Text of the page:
Computer Aid International and the Computer Society of Zimbabwe partnered to provide digital skills solutions to 10 government schools in Harare. Nine primary schools and one high school were selected by the Provincial Education Directors, under the Ministry of Education.
Each of the schools received 20 computers, 1 projector, 1 projector screen, 1 printer, 1 Connect Device, a free e-learner program for a period of one year, and ICDL training and certification for three teachers. The teachers are following the Computer Essentials, Online Essentials, Word Processing, Spreadsheets and ICT in Education modules.
Training started on July 15. Petros Basopo, the trainer, took the teachers through a presentation emphasising what the training would mean for the teachers, the schools and the students. Petros is a qualified teacher, trained in Cuba. He has been teaching for the past 18 years, with 8 years at Prince Edward School (a government/public school) and now 10 years at Hellenic Academy (a private school). He is a true educator and he spoke the language that the teachers understood.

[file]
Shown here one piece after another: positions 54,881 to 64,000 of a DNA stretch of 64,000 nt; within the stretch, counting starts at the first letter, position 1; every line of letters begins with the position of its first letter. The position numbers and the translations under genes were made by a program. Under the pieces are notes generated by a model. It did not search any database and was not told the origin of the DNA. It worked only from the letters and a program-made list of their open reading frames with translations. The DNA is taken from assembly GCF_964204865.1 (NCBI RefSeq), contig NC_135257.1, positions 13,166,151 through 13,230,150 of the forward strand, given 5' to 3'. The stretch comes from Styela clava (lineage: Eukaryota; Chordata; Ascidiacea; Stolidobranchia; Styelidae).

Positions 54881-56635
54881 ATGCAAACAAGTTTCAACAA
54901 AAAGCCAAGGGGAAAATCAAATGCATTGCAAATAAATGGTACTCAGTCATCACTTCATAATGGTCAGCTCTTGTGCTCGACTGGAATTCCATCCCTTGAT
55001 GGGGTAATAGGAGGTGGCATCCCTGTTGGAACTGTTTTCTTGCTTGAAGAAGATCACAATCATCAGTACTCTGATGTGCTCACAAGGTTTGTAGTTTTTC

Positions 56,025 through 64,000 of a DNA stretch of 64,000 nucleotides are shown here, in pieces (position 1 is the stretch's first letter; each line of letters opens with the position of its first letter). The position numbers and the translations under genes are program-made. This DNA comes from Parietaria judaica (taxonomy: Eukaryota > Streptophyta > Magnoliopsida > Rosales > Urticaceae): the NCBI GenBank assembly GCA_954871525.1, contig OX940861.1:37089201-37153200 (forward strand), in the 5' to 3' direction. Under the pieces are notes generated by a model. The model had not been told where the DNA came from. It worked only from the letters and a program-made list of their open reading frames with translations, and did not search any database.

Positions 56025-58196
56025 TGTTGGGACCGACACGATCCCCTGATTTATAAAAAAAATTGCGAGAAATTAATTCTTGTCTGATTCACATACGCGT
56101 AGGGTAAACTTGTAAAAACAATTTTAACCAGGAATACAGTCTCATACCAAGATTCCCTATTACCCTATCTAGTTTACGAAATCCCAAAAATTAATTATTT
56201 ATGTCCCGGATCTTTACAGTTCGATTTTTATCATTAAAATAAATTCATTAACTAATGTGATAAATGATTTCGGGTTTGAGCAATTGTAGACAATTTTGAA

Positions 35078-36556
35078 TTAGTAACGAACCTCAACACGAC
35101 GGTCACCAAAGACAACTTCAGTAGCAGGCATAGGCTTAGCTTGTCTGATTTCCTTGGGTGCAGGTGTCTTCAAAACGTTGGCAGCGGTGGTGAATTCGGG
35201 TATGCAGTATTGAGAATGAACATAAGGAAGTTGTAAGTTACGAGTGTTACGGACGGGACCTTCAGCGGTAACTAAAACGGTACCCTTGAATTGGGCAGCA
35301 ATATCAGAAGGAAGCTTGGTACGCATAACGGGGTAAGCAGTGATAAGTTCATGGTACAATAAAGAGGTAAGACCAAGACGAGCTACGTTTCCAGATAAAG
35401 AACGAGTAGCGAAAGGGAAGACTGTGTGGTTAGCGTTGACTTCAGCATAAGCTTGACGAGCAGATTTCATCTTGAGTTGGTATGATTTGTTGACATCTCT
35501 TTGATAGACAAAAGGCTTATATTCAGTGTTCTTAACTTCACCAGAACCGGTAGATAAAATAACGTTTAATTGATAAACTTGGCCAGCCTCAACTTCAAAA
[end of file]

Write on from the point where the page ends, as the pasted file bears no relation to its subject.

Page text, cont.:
The skills of the teachers were assessed before the training and they were split into two groups: one group comprised of teachers with very little computer knowledge, and a second group comprised those with basic computer skills.
All the teachers have testified that they are grasping the concepts after the training, and they confirm that this was different from any training they may have received before. There is a remarkable transformation in all the teachers in terms of digital skills.
To date, 14 teachers have taken Computer Essentials certification tests, while 13 have taken Word Processing tests. The results have been pleasing. There is continuous monitoring of the teachers at the schools to assess the impact that the whole training is having on the schools.
The funding organisation, SITA Foundation, is pleased with the project results to date, and they are considering adding a further module, the ICDL Presentation module. The success of the project could mean the rollout of similar projects to other parts of the country, as it has been noted that there is a great need for teacher training.